Curfews have gone too far and they infringe up freedom and privacy, a Dutch court says, while ordering the nationwide coronavirus lockdown to be removed immediately. The decision comes as the Netherlands is one of the nations throughout the world dealing with riots and public outcry over stifling pandemic measures.
Governments are facing pushback from populations tired of measures aimed at slowing the virus's relentless spread, and countries are scrambling to secure sought-after vaccines in a bid to return to a pre-pandemic normal.
A deadly second wave prompted a further tightening of restrictions across Europe this winter, including in the Netherlands where half of all new infections are linked to mutated COVID-19 variants. In response, the Dutch government had imposed a 9:00 pm to 4:30 am curfew in January.
Violent protests engulfed several Dutch cities in defiance of the curfew – the country's worst riots in decades – and last week the government extended the overnight stay-at-home order until March 2.
On Tuesday, a judge said the government wrongly used emergency powers to bring in the curfew after a case launched by the Viruswaarheid (Virus Truth) group, which has led a series of protests against COVID-19 measures in the Netherlands.
"The curfew must be lifted immediately," the court said in a statement.
"The curfew is a far-reaching violation of the right to freedom of movement and privacy ... This requires a very careful decision-making process."
Amid mounting fatigue over coronavirus restrictions – protests against virus measures have been waged from France to Cyprus and Israel – governments are pinning hopes on vaccines to end the pandemic that has infected nearly 110 million people globally.
With demand far outstripping supply, however, countries are racing to get their hands on doses of much-needed vaccines. Nearly 172 million vaccine doses have been given worldwide, with the majority going to richer countries.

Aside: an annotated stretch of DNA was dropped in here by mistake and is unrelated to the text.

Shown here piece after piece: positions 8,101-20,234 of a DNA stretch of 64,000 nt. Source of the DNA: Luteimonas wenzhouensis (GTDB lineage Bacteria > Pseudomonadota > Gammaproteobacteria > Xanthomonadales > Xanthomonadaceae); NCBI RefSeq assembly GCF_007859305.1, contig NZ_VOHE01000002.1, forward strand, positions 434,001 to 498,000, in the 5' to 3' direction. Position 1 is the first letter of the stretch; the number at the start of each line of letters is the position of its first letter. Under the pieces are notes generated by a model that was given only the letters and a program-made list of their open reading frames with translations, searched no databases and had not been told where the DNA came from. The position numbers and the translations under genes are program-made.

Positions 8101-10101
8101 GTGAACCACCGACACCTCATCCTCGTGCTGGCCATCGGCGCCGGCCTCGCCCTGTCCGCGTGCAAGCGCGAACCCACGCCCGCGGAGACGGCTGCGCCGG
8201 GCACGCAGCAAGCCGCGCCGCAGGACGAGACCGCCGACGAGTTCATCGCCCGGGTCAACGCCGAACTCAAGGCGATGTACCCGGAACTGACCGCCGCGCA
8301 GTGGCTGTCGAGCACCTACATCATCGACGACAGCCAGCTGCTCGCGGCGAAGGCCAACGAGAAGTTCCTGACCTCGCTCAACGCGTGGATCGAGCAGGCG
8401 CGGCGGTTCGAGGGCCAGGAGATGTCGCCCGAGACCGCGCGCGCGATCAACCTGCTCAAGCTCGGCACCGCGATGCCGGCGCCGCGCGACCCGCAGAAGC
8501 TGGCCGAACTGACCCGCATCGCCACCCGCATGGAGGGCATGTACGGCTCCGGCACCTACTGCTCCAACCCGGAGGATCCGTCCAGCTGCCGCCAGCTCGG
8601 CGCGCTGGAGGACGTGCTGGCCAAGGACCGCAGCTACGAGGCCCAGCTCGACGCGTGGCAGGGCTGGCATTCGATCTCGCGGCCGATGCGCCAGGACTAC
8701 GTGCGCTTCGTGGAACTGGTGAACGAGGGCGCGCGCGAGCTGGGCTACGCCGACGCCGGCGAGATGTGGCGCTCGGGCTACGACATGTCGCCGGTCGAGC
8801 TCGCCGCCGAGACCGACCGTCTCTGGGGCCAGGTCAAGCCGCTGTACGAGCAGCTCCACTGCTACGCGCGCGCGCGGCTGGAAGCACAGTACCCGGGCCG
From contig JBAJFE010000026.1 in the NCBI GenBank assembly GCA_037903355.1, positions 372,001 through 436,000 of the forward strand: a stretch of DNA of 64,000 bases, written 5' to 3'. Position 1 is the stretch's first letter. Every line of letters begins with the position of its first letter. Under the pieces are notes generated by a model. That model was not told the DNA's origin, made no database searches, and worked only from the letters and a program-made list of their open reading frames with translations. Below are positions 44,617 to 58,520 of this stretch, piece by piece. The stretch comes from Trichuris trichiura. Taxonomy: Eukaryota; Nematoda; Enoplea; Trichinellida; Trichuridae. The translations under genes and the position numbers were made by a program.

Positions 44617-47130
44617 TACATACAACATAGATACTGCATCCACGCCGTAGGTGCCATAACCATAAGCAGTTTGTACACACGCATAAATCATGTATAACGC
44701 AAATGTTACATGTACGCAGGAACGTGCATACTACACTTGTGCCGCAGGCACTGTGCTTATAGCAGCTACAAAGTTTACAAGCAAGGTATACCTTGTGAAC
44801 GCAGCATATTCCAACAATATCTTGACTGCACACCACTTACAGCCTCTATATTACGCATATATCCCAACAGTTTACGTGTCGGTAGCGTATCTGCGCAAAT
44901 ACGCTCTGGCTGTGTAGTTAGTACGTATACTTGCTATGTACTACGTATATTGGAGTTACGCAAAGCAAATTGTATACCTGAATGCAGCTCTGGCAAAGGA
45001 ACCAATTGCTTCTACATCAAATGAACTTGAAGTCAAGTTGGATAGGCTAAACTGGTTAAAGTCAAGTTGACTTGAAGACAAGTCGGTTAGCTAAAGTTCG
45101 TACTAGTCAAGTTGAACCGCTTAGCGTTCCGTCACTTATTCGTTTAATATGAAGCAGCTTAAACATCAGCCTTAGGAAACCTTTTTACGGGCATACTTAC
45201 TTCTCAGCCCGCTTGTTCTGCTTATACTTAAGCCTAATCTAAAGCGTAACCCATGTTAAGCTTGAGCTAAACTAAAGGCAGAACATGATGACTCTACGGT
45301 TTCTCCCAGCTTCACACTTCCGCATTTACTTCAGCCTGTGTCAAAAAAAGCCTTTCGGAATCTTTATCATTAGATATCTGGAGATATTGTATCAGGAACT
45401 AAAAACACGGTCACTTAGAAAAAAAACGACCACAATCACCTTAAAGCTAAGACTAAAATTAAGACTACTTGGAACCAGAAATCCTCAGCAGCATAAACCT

North Korean hackers tried to break into the computer systems of Pfizer to search for information on a coronavirus vaccine and treatment technology, South Korea's spy agency said Tuesday.
The impoverished nation has been under self-imposed isolation since closing its borders in January last year, as much of the world shut down to protect against the virus that has now killed more than 2.4 million people worldwide.
On Tuesday, Seoul's National Intelligence Service told lawmakers "North Korea tried to obtain technology involving the Covid vaccine and treatment by using cyberwarfare to hack into Pfizer," Member of Parliament Ha Tae-keung told reporters in South Korea after a parliamentary hearing.
Pfizer's coronavirus vaccine, developed jointly with Germany's BioNTech, began winning approval from authorities late last year.
The North's leader Kim Jong Un, who held a military parade last month despite the pandemic, has repeatedly insisted that the country has had no coronavirus cases, although outside experts doubt those claims.
In a boost for poorer countries, the World Health Organization (WHO) approved the AstraZeneca vaccine on Monday, paving the way for millions of doses to be distributed.
The AstraZeneca shot, which is easier to store and transport than some of its rivals, will account for almost all the 337M vaccine doses set to be shipped under COVAX, an international program designed to ensure that poor countries are not overlooked.
Hungary on Tuesday became the first EU country to receive China's Sinopharm coronavirus vaccine, with 550,000 doses arriving in Budapest.
The European Medicines Agency has so far approved vaccines for the bloc developed by U.S.-German firm Pfizer-BioNTech, U.S. firm Moderna and British-Swedish firm AstraZeneca with Oxford University.
Also on Tuesday, Japan outlined a cautious coronavirus vaccine rollout. The minister overseeing the process, however, admitted he had "no idea" how much of the population will be vaccinated by this summer's Olympics.
Japan has lagged behind other major economies as it is running domestic trials before approving vaccines.
Meanwhile, the economic devastation from the virus was again laid bare.
The Netherlands economy shrunk 3.8% in 2020, the sharpest contraction ever measured, the country's statistics office said Tuesday.
And in Singapore, which is suffering its worst-ever recession, the government unveiled a fresh multi-billion-dollar package to help pandemic-battered businesses.
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